Fr. Roger J. Landry
Conclave Series for the New Bedford Standard Times
March 11, 2013
Tomorrow begins the conclave that will elect the new pope. Almost everyone recognizes the word conclave refers to papal elections, but few know what it really means.
It comes from the Latin expression cum clave, which means locked “with a key.” It goes back to 1274 when it was decreed that cardinals should be locked in seclusion as they voted to elect the next bishop of Rome.
The door where they were voting was locked for two reasons: to keep them in and to keep others out.
The Cardinals needed to be kept in so that they would be forced to get on with the business of a pope. During the Middle Ages, one of the great frustrations was that papal elections would regularly take longer than a year, as complicated rivalries among powerful cardinals would produce intransigent impasses. One election took 33 months. Many reformers in the Church — from popes to civil leaders to ordinary Catholics— justifiably thought it was ridiculous.
So they began to lock the Cardinals in and set up a series of strong incentives to motivate them to arrive quickly at consensus After three days they’d be limited to one meal a day; after five days, that meal would be just bread and water. Whatever income they were due from work or lands was totally suspended. All of this inspired the Cardinals to do their job as expeditiously as possible!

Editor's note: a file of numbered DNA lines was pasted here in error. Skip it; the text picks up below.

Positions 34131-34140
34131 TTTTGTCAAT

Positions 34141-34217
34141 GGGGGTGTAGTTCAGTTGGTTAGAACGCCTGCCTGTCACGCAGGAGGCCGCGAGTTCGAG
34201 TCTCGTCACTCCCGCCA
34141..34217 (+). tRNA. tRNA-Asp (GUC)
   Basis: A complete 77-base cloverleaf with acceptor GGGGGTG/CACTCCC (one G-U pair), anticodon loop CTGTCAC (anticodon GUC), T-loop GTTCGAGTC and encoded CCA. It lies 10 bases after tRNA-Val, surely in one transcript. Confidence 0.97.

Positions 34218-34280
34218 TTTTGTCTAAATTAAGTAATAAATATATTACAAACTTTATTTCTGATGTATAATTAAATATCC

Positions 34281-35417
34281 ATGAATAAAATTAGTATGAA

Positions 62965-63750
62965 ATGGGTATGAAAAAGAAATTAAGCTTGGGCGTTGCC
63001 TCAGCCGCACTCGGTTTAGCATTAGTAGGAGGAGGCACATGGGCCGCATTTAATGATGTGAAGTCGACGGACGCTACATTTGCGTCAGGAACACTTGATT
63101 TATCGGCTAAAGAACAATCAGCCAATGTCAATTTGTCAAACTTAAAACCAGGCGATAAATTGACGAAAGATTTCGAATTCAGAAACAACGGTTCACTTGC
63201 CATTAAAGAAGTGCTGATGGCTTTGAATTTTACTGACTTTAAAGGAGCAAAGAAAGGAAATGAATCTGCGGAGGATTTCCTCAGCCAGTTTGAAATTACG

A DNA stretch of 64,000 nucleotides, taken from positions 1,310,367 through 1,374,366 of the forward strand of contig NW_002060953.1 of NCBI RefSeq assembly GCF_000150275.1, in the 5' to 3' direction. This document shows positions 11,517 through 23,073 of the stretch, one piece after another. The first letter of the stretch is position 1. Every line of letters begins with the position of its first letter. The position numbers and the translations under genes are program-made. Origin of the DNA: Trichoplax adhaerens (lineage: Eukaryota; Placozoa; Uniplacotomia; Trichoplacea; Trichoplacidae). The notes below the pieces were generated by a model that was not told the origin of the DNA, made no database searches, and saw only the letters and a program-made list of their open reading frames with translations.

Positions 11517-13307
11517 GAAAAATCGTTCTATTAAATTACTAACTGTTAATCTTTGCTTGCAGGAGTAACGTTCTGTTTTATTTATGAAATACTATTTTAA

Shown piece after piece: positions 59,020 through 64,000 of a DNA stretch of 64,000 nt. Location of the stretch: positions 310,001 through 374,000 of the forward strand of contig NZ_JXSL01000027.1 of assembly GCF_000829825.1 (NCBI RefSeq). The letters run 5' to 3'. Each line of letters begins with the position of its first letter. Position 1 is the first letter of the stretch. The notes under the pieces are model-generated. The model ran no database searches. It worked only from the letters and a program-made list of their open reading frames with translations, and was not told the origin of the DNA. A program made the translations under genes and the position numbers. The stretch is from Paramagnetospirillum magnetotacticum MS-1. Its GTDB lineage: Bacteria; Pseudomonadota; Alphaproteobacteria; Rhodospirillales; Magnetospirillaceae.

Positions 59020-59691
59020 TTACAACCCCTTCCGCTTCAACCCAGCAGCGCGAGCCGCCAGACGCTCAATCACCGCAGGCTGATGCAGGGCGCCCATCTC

Lengthy conclaves are not an issue today, thanks be to God. The longest in the last 110 years took just five days and 14 ballots. If the pattern holds true to form this time, we’ll have a new Pope by Sunday.
But the conclave door was locked also to keep others out.
There had been many attempts, some successful, to influence the outcome of the papal elections. Certain nations even claimed the right to ratify the winner or veto a particular candidate. Even as late as 1903, Austria vetoed the election of Cardinal Mariano Rampolla, leading the way to the election of Pope Pius X, the founder of the Diocese of Fall River, and the one who definitively changed the rules to prevent such outside interference.
Since 1878 the conclaves have taken place inside the Sistine Chapel. It’s there tomorrow that the Cardinal electors will enter to choose a new pontiff.
Until the last election, the Sistine’s doors were locked and the Cardinals remained within until everything was over. Cots or simple metal beds would be set up surrounded by curtains. Food would be brought in and consumed on makeshift tables. Long lines would form outside the few available bathrooms.
No amount of joy at being surrounded by some of the greatest artistic masterpieces in history could remedy the aching backs, sleepless night due to other cardinals’ snoring, and the unhygienic indignities associated with public restrooms.
This conclave, however, is the second in which the cardinals will, in a sense, “break the conclave,” unlocking the doors twice a day to allow the Cardinals to return to the Domus Sanctae Marthae.
This relatively simple 129-room residence was commissioned by John Paul II in 1996 to house the cardinals during a papal election and to provide convenient housing for priests working in the Vatican at other times.
It’s there that the Cardinals will take their meals, pray, get a good night’s rest and a daily shower, and carry on their one-on-one or small group conversations about who the next pope shall be.
The Cardinals are all moving into the Domus tonight in preparation for tomorrow morning’s special Mass in St. Peter’s Basilica for the election of a pope, for the solemn entrance into the Sistine Chapel, and for their first ballot.
Some will sleep well tonight. Others may not sleep much at all.